|Publication number||US5162029 A|
|Application number||US 07/828,504|
|Publication date||Nov 10, 1992|
|Filing date||Jan 31, 1992|
|Priority date||Jan 31, 1992|
|Also published as||CA2088449A1, DE69302429D1, DE69302429T2, EP0561493A1, EP0561493B1|
|Publication number||07828504, 828504, US 5162029 A, US 5162029A, US-A-5162029, US5162029 A, US5162029A|
|Inventors||Philip G. Gerard|
|Original Assignee||G. David Schine|
|Export Citation||BiBTeX, EndNote, RefMan|
|Patent Citations (5), Referenced by (52), Classifications (10), Legal Events (8)|
|External Links: USPTO, USPTO Assignment, Espacenet|
This invention relates to a simulated ski slope of the type disclosed by R. L. Hall in U.S. Pat. No. 3,164,247 consisting of an inclined deck and a continuous wide belt of material having a low coefficient of friction. The belt is made continuous by forming a closed loop around cylinders (hereinafter referred to as rollers) at the top and bottom of the inclined deck mounted on rotary axles. One of the rollers is driven by an electric motor to move the belt in an upward direction over the inclined deck.
The Hall ski deck was sixteen feet wide and thirty feet long, so that the loop belt weighed approximately 1500 pounds. Consequently, it was very difficult to set up the apparatus and install the belt. Moreover, it required a very large amount of power to move the belt over the inclined deck at speeds of five to twenty miles per hour in order to give the person skiing on the inclined deck the sensation of moving down the slope as the belt moves up over the inclined deck.
It has been discovered that a ski deck of the Hall type need not be so large in order to give instructions to a beginning skier or to give advanced instructions to an experienced skier, such as how to traverse and turn over moguls, which are bumps or ridges of closely packed snow built up on a curve where skiers turn as they cut back and forth on the slope of a mountain. Consequently, an object of this invention is to provide a ski deck of the Hall type that can fit in a normal room with an eight foot ceiling and can be more readily set up for use and knocked down for storage or moving to a different location. Another object is to facilitate simulating moguls on the looped belt, and to secure the moguls in such a manner as to permit the moguls to be placed anywhere on the looped belt and to make the turn at the rollers for another pass under and around the lower roller, up the inclined deck and over the upper roller.
In accordance with the present invention, a simulated ski slope of the type having an inclined deck and a continuous belt of material having a low coefficient of friction formed in a closed loop around rollers at the top and bottom of the slope is assembled in two parts. One part constitutes the support frame that sits on the floor comprising two parallel longitudinal support rails, a pair of transverse support rails and four vertical support rails, one pair of vertical rails secured to each longitudinal support rail and a pair of transverse support rails. A ski-deck assembly placed between the two longitudinal support rails and the vertical support rails paired with the pair of transverse rails on each longitudinal support rail is then raised, such as by hydraulic floor jacks, to the height and slope desired.
The ski-deck assembly is comprised of telescoping side frames, one for each side, with bearings at each end for the two rollers. A ski deck, such as plywood, is secured over the side frames, but first the ski-deck belt loop is slipped over the rollers with their axles secured at only one end in bearings affixed to the side frame at that end. The other side frame is then placed over the other ends of the roller axes and secured to the vertical support rails. Thereafter, the telescoping side frames are extended until the belt is taut. Once that is done, the assembly may be adjusted in height and slope.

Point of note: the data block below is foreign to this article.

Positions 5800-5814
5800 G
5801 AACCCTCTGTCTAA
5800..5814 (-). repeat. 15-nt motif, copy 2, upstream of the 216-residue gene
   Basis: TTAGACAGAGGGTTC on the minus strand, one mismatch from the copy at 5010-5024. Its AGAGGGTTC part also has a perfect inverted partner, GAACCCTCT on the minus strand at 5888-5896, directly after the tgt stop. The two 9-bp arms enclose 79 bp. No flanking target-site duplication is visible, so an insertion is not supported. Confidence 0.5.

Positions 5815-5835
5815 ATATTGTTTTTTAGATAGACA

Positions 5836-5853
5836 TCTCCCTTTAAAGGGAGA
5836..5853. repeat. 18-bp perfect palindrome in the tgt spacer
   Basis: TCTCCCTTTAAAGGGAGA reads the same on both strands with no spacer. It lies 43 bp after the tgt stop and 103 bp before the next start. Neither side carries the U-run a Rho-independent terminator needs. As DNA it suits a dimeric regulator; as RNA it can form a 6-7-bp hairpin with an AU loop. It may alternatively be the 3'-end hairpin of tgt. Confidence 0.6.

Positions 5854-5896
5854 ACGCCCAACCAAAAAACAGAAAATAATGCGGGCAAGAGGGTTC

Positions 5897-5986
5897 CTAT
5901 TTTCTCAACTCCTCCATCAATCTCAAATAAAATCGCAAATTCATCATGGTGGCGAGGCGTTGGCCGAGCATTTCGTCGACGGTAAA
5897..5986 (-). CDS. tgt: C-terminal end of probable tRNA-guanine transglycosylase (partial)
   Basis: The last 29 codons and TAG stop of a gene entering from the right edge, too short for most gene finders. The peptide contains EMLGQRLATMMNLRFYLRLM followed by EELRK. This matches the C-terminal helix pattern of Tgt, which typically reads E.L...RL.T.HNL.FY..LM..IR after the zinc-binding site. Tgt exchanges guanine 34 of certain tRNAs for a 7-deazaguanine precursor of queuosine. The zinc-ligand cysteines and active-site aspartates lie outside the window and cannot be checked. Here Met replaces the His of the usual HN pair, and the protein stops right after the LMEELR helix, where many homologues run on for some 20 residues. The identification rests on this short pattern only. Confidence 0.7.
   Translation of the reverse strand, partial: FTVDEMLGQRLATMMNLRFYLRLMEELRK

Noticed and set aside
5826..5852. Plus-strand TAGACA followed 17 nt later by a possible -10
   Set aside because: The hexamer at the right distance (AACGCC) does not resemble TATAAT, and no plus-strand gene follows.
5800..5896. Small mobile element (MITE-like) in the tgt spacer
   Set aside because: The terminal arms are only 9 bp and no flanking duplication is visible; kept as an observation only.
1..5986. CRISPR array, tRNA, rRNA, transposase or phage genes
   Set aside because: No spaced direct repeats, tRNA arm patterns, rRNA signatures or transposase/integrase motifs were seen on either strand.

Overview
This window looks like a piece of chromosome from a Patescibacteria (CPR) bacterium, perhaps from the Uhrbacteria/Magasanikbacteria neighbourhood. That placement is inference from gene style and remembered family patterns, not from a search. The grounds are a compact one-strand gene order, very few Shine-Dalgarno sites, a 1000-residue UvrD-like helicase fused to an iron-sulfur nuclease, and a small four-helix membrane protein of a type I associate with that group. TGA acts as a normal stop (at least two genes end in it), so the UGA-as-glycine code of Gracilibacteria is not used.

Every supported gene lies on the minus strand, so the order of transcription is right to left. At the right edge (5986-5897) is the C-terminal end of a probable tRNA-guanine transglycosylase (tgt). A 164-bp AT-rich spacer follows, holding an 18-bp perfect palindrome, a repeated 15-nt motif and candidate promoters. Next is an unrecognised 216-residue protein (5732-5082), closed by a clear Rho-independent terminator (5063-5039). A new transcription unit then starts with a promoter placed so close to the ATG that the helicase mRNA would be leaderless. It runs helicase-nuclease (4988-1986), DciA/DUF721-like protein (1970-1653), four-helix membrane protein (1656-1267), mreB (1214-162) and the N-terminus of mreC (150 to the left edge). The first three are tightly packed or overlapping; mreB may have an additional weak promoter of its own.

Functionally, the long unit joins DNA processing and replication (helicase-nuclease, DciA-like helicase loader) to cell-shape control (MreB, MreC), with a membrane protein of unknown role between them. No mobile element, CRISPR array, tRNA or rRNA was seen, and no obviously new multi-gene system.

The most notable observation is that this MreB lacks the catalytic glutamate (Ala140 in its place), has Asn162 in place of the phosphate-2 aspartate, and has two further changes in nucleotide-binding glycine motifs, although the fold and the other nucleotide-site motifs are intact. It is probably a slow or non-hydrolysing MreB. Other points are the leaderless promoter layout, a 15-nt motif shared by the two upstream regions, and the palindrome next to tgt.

Upper side rails are secured to the paired vertical support rails on each side of the assembly, and two adjustable transverse rails are optionally secured to the vertical support rails over the ski deck. One transverse rail is provided with a safety belt secured to a sliding tube slipped over the rail behind the skier, and the other rail in front of the skier is provided with ski-pole grips secured to sliding tube means which may be two separate and independent tubes (which may be spaced apart a specified distance by an optional tube slipped over the transverse rail between the two separate and independent tubes) or one single tube with two ski-pole grips one spaced apart the aforesaid specified distance. At least one ski-pole grip of each optional pair has a safety switch mounted on top to be depressed by the skiers thumb. Should the skier start to fall, the skier will instinctively move the thumb toward the index finger, then operates to turn off the motor drive to the roller that drives the ski-deck belt. The front rail with sliding ski-pole grips may be removed once the student has gained sufficient confidence, at which time conventional-type ski poles are used that have been modified to have the safety switch mounted on top of one grip. The other transverse rail equipped with a safety belt secured to a sliding tube is never removed for the protection of the student.
The novel features that are considered characteristic of this invention are set forth with particularity in the appended claims. The invention will best be understood from the following description when read in connection with the accompanying drawings.
FIG. 1 is an isometric view of a ski deck with telescoping side frames in accordance with the present invention, including an optional mogul.
FIG. 2a is a side view of a telescoping frame on the far side of the ski deck shown in FIG. 1, which is a mirror image of the frame shown in the near side, except that only the frame on the near side supports an electric motor and gear box for chain driving a roller at the top of the ski deck to move an endless loop belt up over the ski deck.